Pick n Pay has had enough – files to liquidate franchisee

Pick n Pay has emerged victorious in a legal battle against long-standing franchisee John Baladakis, who owes the retailer over R220 million.

On 28 February 2024, Pick n Pay filed a court application for the liquidation of the Pick n Pay franchise businesses owned by the Baladakis group.

This move came after the franchisees’ continued accumulation of overdue debt, which has reached R224 million. 

Baladakis claimed its debt resulted from a flawed discounting model that Pick n Pay implemented in 2018. 

He argued that the model prioritised sales volume over profit margins, ultimately leading to financial distress and mounting debt for his business. 

However, the court sided with Pick n Pay, saying some of Baladakis’ arguments were unsubstantiated and weak. 

Last week, the Johannesburg High Court ruled in favour of Pick n Pay in an urgent application against the Baladakis group to perfect its security over their 10 supermarkets and 9 liquor stores. 

The Baladakis group immediately applied for leave to appeal the order, which hearing was heard in the High Court. The judge dismissed Baladakis’ application with costs.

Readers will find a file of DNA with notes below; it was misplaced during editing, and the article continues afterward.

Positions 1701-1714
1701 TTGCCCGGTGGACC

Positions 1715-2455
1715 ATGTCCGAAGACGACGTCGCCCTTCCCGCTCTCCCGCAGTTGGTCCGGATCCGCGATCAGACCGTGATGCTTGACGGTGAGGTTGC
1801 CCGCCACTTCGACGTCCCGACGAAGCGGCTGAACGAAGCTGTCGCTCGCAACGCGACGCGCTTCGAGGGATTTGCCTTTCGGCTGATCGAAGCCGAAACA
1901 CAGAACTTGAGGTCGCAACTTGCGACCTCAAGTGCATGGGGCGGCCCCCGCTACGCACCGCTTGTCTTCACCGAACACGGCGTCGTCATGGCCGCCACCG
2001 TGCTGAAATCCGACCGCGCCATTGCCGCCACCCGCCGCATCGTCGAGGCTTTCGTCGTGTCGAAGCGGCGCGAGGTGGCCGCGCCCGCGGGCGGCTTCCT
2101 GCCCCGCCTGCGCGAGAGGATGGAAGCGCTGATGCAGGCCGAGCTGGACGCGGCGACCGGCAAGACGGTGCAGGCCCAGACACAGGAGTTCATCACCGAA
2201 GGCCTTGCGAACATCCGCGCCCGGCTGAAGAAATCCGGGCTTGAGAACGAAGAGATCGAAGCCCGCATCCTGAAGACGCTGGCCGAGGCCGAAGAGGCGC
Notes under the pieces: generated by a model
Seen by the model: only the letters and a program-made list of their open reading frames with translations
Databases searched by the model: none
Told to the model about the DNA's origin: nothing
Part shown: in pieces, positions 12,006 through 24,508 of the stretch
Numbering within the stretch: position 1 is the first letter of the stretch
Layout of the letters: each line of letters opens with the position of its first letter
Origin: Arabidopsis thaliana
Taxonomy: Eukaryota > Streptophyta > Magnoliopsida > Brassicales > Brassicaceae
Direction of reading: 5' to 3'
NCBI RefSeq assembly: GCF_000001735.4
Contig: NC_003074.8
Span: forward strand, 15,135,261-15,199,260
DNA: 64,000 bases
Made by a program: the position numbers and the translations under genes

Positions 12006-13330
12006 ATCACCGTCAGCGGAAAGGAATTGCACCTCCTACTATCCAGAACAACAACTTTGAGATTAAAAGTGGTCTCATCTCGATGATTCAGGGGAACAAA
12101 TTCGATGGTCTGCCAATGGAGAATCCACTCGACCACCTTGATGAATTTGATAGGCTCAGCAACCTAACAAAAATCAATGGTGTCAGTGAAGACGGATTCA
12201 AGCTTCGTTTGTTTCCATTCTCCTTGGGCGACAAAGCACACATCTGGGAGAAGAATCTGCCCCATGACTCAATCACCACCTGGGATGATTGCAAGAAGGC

Therefore, with the legal path seemingly exhausted, Pick n Pay is seeking to liquidate Baladakis’ franchise businesses. 

This marks the first time in Pick n Pay’s history that they have resorted to such a measure against a franchisee.

Pick n Pay expects the liquidation application to be heard in the Johannesburg High Court around 12 March.

Pick n Pay CEO Sean Summers said, “We’ve done everything possible over a protracted period of time to avoid having to take such drastic action against this franchise group.” 

“Personally, it is deeply disappointing as I have known the family for some 30 years and have not taken this decision without due consideration.”

“But the truth is that the serious financial situation that the Baladakis finds itself in is a reality. We have many other franchisee groups – some even larger – and individual franchisees who are running profitable and sustainable businesses.”

Summers said the retailer has a duty to act in the best interests of all parties, including its franchisees and the Pick n Pay Group.

The CEO said Pick n Pay was left with no other options than to seek to liquidate the franchises, given that the Baladakis Group has “made it clear that they will continue to frustrate the process” 

He explained that this would expose Pick n Pay to an ever-increasing debt for which the Baladakis Group is making no payment currently.

“We will always follow due legal process, and we never intended to have this play out in the public domain. The facts will become apparent with time – we have nothing to hide,” Summers said.

“We have an exceptional family of franchisees who are profitable, loyal, hardworking and a credit to the group. We believe we have done all we can to try and avoid this action with the Baladakis Group, but we are now at the end of the road.”